UN Pro-life Victory Tempered by Troubling Trends

Last week’s pro-life victory at the United Nations (UN) Commission on Population and Development (CPD) was not without some setbacks. While there were eleventh hour dramatics on the question of abortion, other language troublesome to pro-family critics crept into the document.

One provision calls for “sexuality education.” Another calls for the training and equipping of health services providers to perform “safe abortions.” Yet another one supports a controversial but so far General Assembly-rejected Millennium Development Goal of “universal access to reproductive health.”

While delegates emphasized that nothing in the document should be construed to support, promote, or endorse abortion and the new non-binding document “creates no new rights,” several phrases were included in the document without precise definitions. UN agencies and committees use such imprecise language to influence governments to change their laws on social policy.

The new CPD document, for instance, has new agreed upon language that calls for “providing young people with comprehensive education on human sexuality.” The document does not define “human sexuality,” so UN agencies and committees will likely turn to technical definitions provided by other UN institutions such as the World Health Organization (WHO). The WHO states, “Sexuality…encompasses sex, gender, gender identities and roles, sexual orientation, eroticism, pleasure, intimacy, and reproduction.” The definition further explains, “Sexuality is experienced and expressed in thoughts, fantasies, desires, beliefs, attitudes, values, behaviors, practices, roles, and relationships.” It is likely that many of the delegates allowing for “human sexuality” into the CPD document were not aware of the WHO definition.

Sharon Slater of Family Watch International lobbied last week against the language of “human sexuality” by using a UN Children’s Fund (UNICEF) sponsored pamphlet distributed a few years ago in Mexico that bears a striking resemblance to the WHO definition. The pamphlet “teaches youth that a person can have sexual pleasure” with “inanimate objects, animals, minors” or with a “non-consenting person.” She also used a UN Population Fund (UNFPA) sex-ed manual that teaches children, “It is common for boys to have frequent sexual intercourse with other boys.”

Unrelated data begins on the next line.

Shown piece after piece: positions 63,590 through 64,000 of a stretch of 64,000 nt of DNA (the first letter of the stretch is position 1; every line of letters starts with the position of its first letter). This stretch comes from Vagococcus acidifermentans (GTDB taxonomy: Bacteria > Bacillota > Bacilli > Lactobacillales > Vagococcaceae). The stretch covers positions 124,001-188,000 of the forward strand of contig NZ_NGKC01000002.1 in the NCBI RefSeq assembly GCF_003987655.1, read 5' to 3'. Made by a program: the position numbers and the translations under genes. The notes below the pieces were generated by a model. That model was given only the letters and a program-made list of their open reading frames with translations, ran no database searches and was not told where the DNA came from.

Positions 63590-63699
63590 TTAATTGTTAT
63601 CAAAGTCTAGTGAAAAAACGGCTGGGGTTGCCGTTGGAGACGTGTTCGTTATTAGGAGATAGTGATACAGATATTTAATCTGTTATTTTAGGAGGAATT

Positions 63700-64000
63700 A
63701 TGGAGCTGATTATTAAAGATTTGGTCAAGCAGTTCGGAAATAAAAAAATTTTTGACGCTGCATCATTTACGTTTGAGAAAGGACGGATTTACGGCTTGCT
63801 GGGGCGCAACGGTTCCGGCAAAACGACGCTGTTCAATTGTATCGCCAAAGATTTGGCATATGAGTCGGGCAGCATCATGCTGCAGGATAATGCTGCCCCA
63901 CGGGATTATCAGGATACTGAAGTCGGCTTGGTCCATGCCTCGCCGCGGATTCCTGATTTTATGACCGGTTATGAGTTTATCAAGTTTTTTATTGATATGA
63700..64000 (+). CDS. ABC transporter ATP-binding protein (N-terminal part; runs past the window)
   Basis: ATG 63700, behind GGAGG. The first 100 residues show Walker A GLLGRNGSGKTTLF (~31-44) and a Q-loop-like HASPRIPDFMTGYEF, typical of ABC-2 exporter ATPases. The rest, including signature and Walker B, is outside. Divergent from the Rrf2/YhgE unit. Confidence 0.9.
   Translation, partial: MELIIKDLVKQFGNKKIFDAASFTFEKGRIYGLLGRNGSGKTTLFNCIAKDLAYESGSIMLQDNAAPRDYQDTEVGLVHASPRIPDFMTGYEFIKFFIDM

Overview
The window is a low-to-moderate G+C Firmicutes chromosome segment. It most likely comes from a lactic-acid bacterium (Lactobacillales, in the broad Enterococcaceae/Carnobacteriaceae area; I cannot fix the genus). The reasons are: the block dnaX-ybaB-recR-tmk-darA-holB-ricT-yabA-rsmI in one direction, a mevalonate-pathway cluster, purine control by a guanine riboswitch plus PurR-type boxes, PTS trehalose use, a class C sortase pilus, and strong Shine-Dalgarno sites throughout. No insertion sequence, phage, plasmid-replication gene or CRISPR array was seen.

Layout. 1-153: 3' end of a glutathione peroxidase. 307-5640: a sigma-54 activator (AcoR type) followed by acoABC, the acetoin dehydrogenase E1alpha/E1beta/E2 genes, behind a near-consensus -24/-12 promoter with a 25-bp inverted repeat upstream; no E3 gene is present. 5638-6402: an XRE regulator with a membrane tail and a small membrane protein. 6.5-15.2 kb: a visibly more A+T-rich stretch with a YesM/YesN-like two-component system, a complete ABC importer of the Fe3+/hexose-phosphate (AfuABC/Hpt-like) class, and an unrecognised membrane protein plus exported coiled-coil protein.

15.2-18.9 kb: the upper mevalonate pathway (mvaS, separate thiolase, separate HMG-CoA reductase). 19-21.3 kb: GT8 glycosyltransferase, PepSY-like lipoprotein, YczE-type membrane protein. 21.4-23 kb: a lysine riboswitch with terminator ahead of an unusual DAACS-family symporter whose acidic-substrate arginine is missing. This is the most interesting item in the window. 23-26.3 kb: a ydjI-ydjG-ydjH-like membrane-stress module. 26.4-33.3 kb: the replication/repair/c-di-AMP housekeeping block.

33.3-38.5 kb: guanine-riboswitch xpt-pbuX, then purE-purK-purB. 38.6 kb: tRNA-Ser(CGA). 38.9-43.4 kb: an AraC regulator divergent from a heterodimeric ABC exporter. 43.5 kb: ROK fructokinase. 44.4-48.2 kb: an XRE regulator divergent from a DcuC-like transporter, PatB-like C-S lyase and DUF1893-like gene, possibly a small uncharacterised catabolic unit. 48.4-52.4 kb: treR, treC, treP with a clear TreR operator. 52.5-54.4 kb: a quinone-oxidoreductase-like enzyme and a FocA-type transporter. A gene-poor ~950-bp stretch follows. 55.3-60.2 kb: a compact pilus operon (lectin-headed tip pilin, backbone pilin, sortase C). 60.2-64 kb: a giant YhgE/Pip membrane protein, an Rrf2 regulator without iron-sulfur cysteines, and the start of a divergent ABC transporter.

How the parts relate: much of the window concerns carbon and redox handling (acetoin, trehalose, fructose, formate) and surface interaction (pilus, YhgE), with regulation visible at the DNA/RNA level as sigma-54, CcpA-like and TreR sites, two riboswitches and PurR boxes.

The WHO definitions are not created by governments and have never been approved by the WHO World Health Assembly [the WHO general assembly of member states]. Technical definitions of this sort are created instead by sometimes ideologically-driven staff bureaucrats and “experts.”

Another area of concern in the new CPD document is a provision that calls on health systems to “train and equip health service providers” to “take such measures to ensure that such abortion is safe and accessible.” Critics fear this language could be used to remove conscience protection from health care workers to refuse to perform or refer for abortions.

The CPD document also contained two references to a controversial Millennium Development Goal target on “universal access to reproductive health” which started appearing in UN literature in 2007, despite pushback from many countries who insist that no new targets had been agreed to by the UN member states in the negotiating process in 2000 and in the 2005 review process. UNFPA has used the supposed new target to call for greater funding for UN-style family planning programs.

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